In array 110 B, a cardioid sensor forms a primary sensor 350. In this manner, omnidirectional
sensor 340 functions to receive even mode spherical harmonics, and primary sensor 350
functions to receive odd mode spherical harmonics. The functionality of array 110B is further
described in connection with FIG. 4B. However, as implemented in the array 110A of FIG. 3A, the
primary sensor 350 can also be formed by two omnidirectional sensors 340.
[0048]
FIG. 3C shows a flow chart of a method 300 of designing a two-dimensional sensor array 110.
Method 300 begins at step 362 with selecting design parameters of two-dimensional sensor
array 110. The design parameters include the maximum radius 320 N, the highest wave number
k to be obtained and the type of primary sensor 350 used. For example, to design a twodimensional sensor array 110 for active noise removal in a room of dimensions 3 m × 3 m, the
designer should select a radius of up to 320 N 1.5 m so that the array 110 fits on the ceiling of
the room Can. The highest wave number k is selected according to the highest frequency to be
acquired. The highest frequency of 850 Hz is, for example, k = k = 2πf / c = 15.7 for c = 340 m /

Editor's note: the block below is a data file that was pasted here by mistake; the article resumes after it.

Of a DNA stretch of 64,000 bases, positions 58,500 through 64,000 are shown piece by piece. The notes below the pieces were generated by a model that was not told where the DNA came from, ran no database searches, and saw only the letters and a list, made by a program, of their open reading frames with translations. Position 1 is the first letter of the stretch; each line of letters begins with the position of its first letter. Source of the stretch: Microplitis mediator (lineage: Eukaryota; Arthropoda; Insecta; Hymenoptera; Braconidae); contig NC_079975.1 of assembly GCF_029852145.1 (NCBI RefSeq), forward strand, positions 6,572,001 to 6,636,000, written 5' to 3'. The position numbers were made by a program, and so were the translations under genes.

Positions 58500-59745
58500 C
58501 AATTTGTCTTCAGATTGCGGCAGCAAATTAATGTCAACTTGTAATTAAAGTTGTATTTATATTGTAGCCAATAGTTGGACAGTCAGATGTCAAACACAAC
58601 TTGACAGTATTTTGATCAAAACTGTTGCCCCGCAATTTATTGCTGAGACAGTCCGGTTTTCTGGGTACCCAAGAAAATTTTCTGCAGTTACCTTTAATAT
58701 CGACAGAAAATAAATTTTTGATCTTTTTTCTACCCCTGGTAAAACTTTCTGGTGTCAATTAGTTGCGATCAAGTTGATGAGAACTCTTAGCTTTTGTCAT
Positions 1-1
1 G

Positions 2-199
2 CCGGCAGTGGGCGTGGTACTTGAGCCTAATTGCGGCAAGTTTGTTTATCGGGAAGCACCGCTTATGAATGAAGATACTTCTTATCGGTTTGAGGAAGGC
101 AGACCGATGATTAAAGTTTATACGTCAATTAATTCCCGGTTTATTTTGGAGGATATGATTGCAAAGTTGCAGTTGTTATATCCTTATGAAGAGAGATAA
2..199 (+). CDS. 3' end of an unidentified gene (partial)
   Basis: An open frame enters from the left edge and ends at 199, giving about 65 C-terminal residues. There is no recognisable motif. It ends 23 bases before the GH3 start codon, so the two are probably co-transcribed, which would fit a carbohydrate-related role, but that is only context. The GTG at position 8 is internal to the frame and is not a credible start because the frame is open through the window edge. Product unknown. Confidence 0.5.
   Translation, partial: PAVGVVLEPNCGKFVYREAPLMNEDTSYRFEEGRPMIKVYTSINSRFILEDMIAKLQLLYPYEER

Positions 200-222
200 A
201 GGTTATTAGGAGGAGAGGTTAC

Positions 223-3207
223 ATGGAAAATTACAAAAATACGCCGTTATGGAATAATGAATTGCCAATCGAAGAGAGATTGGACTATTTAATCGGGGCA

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s for audio applications. Method 300 then proceeds to step 364.
[0049]
At step 364, the maximum obtainable order of the wave field is calculated. The maximum
obtainable degree N of the wave field can be obtained using the following equation. Method 300
continues at step 366.
[0050]
At step 366, the number of concentric circular arrays 310 is determined. Based on the maximum
number of wavefield orders N calculated in step 364, the number of circular arrays 310 can be
selected. For a two-dimensional sensor array 110A, the total number 350 of circular arrays for
the primary sensor 310 is at least: For the two-dimensional sensor array 110B, the total number
of circular arrays 310 for the omnidirectional sensor 340 is: The total number of circular arrays
310 for the primary sensor 350 is N first = N−N omni. The method 300 then proceeds to step
368.
[0051]
At step 368, the radius 320 of each concentric array 310 is determined. The radius 320 of each
circular array 310 is chosen such that the circular array 310 is distributed and spherical Bessel
zeros are avoided in the target frequency band. A spherical Bessel function (shown in Equation
10 below) is used to determine the radius 320 of each circular array 310. For a given frequency
k, the spherical Bessel function j n (kr) is zero at some radius 320. If the circular array 310 is
placed at a radius 320 where the spherical Bessel function is zero, the product of the spherical
Bessel function (ie, “Bessel zero” will be zero, and the calculation of C nm will be very difficult.